One of the reasons I think the story of Final Fantasy X would appear to Gene Roddenberry. Another would be destroying a God figure who turns out to be pathetic. So Final Fantasy VII is for Tolkien fans and X for Star Trek fans (II and XII are for Star Wars and Indiana Jones fans and Tactics is for Game of Thrones fans).

    But back to Final Fantasy VII, I want to talk about it's ending, so consider this paragraph another spoiler warning.

    That ending where the Meteror is still coming even after they killed Sephiroth and everything seems hopeless... then Aerith's Holy suddenly kicks in to save that day.... is exactly the kind of moment Tolkien coined the term Eucatastrophe for.

    Do other FF games have moments that could qualify as a Eucatastrophe? Eucatastrophes don't lend themselves to Video Games well because we want to feel like the victory is because of the player's work. In the entire Zelda franchise the only example I can think of is in Wind Waker, when Ganondorf is about to touch The Triforce but somehow out of nowhere The King beats him to it. (The Rito showing up at the Forsaken Fortress also makes me think of the Eagles).

    The only other FF example that even comes close is the end of XIII, and I'm familiar with the endings of I, II, Legend, Mystic Quest, VI, X, Tactics and XII.
     
  2. jallan

    jallan Registered User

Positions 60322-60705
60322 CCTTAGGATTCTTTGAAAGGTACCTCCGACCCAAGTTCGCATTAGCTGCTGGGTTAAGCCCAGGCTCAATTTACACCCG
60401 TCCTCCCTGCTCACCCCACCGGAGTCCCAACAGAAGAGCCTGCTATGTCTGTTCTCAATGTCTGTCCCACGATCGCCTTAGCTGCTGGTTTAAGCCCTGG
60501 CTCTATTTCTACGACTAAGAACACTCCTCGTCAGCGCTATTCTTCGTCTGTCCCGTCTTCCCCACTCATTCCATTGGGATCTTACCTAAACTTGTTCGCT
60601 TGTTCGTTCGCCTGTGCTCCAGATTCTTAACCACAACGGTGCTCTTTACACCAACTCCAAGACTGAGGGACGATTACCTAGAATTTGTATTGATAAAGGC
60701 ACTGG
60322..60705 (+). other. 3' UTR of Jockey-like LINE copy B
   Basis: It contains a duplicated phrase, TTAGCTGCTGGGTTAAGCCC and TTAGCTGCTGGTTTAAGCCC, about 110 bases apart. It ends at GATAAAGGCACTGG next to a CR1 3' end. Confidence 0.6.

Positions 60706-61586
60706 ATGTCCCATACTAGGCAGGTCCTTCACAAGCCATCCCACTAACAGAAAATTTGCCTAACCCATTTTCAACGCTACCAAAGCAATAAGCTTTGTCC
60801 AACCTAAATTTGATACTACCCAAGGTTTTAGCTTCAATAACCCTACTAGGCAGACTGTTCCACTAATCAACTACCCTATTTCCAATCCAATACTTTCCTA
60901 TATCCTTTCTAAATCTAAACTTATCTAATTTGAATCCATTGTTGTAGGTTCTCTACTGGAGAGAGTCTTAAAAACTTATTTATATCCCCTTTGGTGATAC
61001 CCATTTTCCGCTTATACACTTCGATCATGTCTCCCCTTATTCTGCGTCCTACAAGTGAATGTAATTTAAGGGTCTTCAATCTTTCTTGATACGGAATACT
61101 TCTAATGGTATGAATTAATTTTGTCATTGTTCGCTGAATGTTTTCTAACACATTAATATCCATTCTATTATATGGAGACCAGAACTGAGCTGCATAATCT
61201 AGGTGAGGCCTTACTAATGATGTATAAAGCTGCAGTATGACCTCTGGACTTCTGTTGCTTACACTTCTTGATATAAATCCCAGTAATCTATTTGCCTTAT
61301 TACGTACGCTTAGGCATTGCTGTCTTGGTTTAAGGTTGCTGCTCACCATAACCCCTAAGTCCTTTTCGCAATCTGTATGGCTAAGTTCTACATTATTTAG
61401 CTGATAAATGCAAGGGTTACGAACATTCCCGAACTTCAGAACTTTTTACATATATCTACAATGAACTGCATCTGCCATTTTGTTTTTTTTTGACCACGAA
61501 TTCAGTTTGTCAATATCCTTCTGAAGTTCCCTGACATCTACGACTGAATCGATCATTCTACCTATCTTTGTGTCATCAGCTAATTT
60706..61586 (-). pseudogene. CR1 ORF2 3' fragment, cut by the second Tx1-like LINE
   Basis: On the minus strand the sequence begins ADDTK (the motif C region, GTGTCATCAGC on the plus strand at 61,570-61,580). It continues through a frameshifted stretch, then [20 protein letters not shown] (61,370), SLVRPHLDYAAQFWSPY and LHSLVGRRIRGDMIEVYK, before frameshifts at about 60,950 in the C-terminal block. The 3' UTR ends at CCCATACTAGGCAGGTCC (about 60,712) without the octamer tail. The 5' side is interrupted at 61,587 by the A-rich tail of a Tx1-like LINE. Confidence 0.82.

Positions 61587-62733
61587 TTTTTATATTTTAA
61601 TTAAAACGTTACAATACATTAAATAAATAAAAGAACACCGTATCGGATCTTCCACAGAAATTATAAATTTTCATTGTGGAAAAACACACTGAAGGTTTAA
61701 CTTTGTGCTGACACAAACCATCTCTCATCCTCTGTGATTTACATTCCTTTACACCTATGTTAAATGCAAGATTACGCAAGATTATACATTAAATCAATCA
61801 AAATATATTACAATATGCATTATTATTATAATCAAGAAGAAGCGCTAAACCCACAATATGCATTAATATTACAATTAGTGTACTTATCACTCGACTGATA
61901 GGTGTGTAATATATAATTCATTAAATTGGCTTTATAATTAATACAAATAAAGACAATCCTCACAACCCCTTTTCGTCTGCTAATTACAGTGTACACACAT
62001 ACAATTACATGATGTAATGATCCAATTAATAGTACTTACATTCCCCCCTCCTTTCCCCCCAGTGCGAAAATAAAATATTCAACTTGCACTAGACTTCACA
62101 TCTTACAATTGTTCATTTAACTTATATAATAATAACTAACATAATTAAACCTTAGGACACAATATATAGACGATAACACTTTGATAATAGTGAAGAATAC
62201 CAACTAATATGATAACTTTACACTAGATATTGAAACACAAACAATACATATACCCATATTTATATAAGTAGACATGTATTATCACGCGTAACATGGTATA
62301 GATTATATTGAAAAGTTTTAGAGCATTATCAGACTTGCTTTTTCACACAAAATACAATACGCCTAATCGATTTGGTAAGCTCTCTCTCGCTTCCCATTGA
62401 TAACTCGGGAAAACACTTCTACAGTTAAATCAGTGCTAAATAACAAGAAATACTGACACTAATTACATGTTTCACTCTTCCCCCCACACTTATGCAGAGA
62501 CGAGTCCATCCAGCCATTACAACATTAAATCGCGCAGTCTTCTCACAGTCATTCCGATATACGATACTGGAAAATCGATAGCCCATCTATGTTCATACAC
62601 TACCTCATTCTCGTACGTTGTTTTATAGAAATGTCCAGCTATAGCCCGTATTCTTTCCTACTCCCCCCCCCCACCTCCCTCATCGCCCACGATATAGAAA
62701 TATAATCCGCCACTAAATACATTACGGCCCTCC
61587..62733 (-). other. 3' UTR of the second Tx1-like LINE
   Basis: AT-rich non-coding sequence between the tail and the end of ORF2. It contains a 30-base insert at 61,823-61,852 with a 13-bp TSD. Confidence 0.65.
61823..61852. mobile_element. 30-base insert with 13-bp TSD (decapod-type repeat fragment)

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    Do Tolkien’s Elves have pointed ears?

    Mithrandir-Olor’s answer is:

    Tolkien never described or depicted his Elves as having long pointy ears,. Physically they look like Humans. Their difference is all in lifespan and a more mystical connection to Arda.

    Not true.

    Read the article by Conrad Dunkerson at http://tolkien.slimy.com/essays/Ears.html which both lists the evidence for and against and draws its own conclusions.

    At least when writing the “Etymologies” in the 1930s, published in The Lost Road and Other Writings (HoME 5) Tolkien seems to imagine his Elves with ‘leaf-shaped’ ears. In Letter 27 of Letters of J. R. R. Tolkien he writes that he imagines his Hobbits as having “ears only slightly pointed and ‘elvish’.”

    These are the only places, so far as I know, where Tolkien even mentions Elvish ears.

    True, “Tolkien never described or depicted his Elves as having long pointy ears.” But Mithrandir-Olor doesn’t bother to note that Tolkien never depicted his Elves anywhere, and Mithrandir-Olor ignores Tolkien’s mention of Elves having ‘leaf-shaped’ ears in the “Etymologies”. Also Mithrandir-Olor ignores Tolkien’s lack of any negative comment on art portraying Elves with pointed ears produced in Tolkien’s lifetime.

    Conrad Dunkerson’s conclusion is:

    In the final analysis there is no definitive evidence either way on this issue. A strong case can be made for either viewpoint by leaving out the opposing arguments, but when viewed as a whole the matter is ambiguous. The lack of any reference to elven ears in ‘canonical’ writings ultimately makes a decisive answer impossible.

    Mithrandir-Olor doesn’t bother to provide evidence for his conclusion in this matter, because there isn’t any.
     
    Last edited: Oct 2, 2015

  3. Mithrandir-Olor

    Mithrandir-Olor Registered User

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    That you for the new information.
     
  4. Squint-eyed Southerner

    Squint-eyed Southerner Skulking near Archet

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    Welcome back to the forum , Mithrandir-Olor!

    I must say Jallan's tone was a bit intemperate here.

    Hope you'll stick around.
     
    Ithilethiel likes this.